extraterrestrial sightings

We love it Sun Ra extraterrestrial around here. In fact, there’s nothing more gratifying then getting a release that feels both foreign and intriguing. On the one hand, you know that you’ll have to work hard to really “get it”, on the other hand, you are compelled to do just that, because you know that this will pay off with a beautiful shift in perception. Our latest “space oddity” sighting / hearing is the record cryptically entitled “III” by a trio called UFO ( Michael Anklin, Lukas Huber and Robert Torche). The record is so layered and so multifaceted that describing it really doesn’t make sense. Like how the hell do you describe an acid trip to someone who’s never been experienced? Before we dive into our back and forth with one of the key members, the composer and media artist Lukas Huber, it’s worth mentioning that the trio had some very interesting input during the production process. The record features Fred Frith (guitar), Robert Torche (electronic instr.), Jannik Giger (electronics, grand piano), Raphael Rossé (trombone, sheng), Martin Wyss (upright bass), Adrien Guerne (saxophone, electronics) and more. Also, the very final version of the record was edited and produced by Dimitri Grimm aka Dimlite.


How long did it take you guys to complete this record? It seems like it went through several production cycles before you guys wrapped it up.
Lukas Huber: I guess we started with the planning in early 2015, so two years ago. We then recorded the improvisation sessions, which are the origin of all further steps, between June and September of 2015.
How many people, in total, were involved in making "III"?
Lukas Huber: After taking a look at the artwork – I don‘t know that by heart –, I‘d say that there were at least 14 people involved with working on the artistic content.
Was this a concept or did it just happen to pan out like that?
Lukas Huber: It was a concept. Since free improv is probably the purest performance-genre in music and thus it is somehow a contradiction to record free improv. So we had to find a way to capture what we‘re doing and by letting the recordings pass through several, independent processes, we hoped to come to different solutions on how to deal with this contradiction. Lots of independent processes means lots of people are involved.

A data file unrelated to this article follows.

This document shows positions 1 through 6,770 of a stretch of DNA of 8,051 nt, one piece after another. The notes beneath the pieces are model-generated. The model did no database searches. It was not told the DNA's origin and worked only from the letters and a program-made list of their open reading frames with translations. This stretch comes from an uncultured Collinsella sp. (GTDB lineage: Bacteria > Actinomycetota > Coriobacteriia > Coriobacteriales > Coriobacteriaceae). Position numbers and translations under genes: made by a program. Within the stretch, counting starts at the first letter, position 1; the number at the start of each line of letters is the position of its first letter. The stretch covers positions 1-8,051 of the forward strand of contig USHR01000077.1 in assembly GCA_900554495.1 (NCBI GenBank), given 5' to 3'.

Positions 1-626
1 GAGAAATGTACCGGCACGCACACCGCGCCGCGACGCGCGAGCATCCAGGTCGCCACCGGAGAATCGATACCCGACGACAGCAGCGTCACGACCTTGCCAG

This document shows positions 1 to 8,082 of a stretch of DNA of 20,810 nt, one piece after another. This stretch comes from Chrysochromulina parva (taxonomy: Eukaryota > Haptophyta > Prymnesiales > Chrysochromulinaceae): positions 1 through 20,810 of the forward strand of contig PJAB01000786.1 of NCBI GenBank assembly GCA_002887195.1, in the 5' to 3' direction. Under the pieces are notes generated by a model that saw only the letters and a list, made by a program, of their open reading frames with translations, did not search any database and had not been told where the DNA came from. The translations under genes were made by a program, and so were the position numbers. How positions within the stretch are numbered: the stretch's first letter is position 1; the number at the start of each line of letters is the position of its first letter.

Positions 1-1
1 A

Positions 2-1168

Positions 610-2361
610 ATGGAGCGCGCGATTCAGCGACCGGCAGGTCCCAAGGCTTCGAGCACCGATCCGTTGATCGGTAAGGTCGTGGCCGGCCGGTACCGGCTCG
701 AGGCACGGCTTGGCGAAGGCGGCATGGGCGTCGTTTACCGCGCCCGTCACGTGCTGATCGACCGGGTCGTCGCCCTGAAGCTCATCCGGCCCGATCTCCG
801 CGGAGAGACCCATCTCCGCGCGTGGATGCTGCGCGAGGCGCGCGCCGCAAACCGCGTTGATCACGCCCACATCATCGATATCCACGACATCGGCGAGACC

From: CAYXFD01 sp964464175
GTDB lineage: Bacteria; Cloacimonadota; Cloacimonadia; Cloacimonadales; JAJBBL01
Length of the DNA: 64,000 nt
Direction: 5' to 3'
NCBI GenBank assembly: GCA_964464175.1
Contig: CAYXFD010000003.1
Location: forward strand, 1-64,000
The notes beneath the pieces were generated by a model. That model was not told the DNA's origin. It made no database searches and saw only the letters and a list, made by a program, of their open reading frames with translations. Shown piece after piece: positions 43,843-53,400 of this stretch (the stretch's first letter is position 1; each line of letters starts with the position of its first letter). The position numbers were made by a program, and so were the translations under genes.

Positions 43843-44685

When you’re making an improvisation based record, does the final result matter? With most music the aim is to please the listener in some way, but that wasn’t the point here, or was it?
Lukas Huber: The final result matters a lot. We take the medium very seriously, so making a record is something different than playing live for us. And as I said before: It was not the intention to just capture some free improv sessions, it was our intention to make a good record using what we‘re doing as a basis. And since we gave a lot of responsibility to other artists involved in the process it was certainly an aim to please the listener, because somehow we‘re listeners ourselves. But, of course, it’s also about pleasing „outside“ listeners. We didn‘t want to create something elitist.
The final version was put together by Dimlite, right?
Lukas Huber: Yes, he created two tracks himself – based on an improv recording – found a suitable order for the tracks he received, and also found a coherent sound for the whole record.
And why him?
Lukas Huber: Because we all like his music very much, and because his music seemed to be rather far away from what we‘re doing and also because we didn‘t know him personally before. So all preconditions led to a result, that we didn‘t expect.
Did he have full creative reign, like say a remixer would, or was there still a creative exchange between you guys going on till the very end?
Lukas Huber: Like all artists involved he could basically do whatever he wanted, under the condition that he takes the original material seriously. So we asked all artists to start a dialog with the music. With Dim there were of course some long emails and phone calls towards the end of the process, until we all felt, that something interesting finally resulted.
What was it like to hear the finished record?
Lukas Huber: Quite a surprise, in a positive way!
Will you keep this way of working for future releases? 
Lukas Huber: No idea, it depends on what we‘re going to do next. We‘re an openly structured band and we‘re constantly looking for new contexts to play music in. The experiences we’ve had on „III“ were quite satisfying, which probably means that we have to move on in order not to get too comfortable.
How do you play this live?
Lukas Huber: It was never the purpose to play this live. The record stands for itself! Of course, the sound colours are often very close to what we‘re doing live, but as I said before, free improv is quite a pure performance-genre. On the other hand, it could be interesting to see what happens, if we try to transform something into a live-version, which originated from a live-event, but then took a completely different shape. We’ll think about it!
So what’s next for UFO?
Lukas Huber: Maybe we‘re going to find a way the play „III“ live!? Besides that, I guess there‘s probably a change of direction coming. We‘d like to see how we can use the knowledge we gained from this in different contexts – after all this was one of the main reasons why we founded UFO in the first place.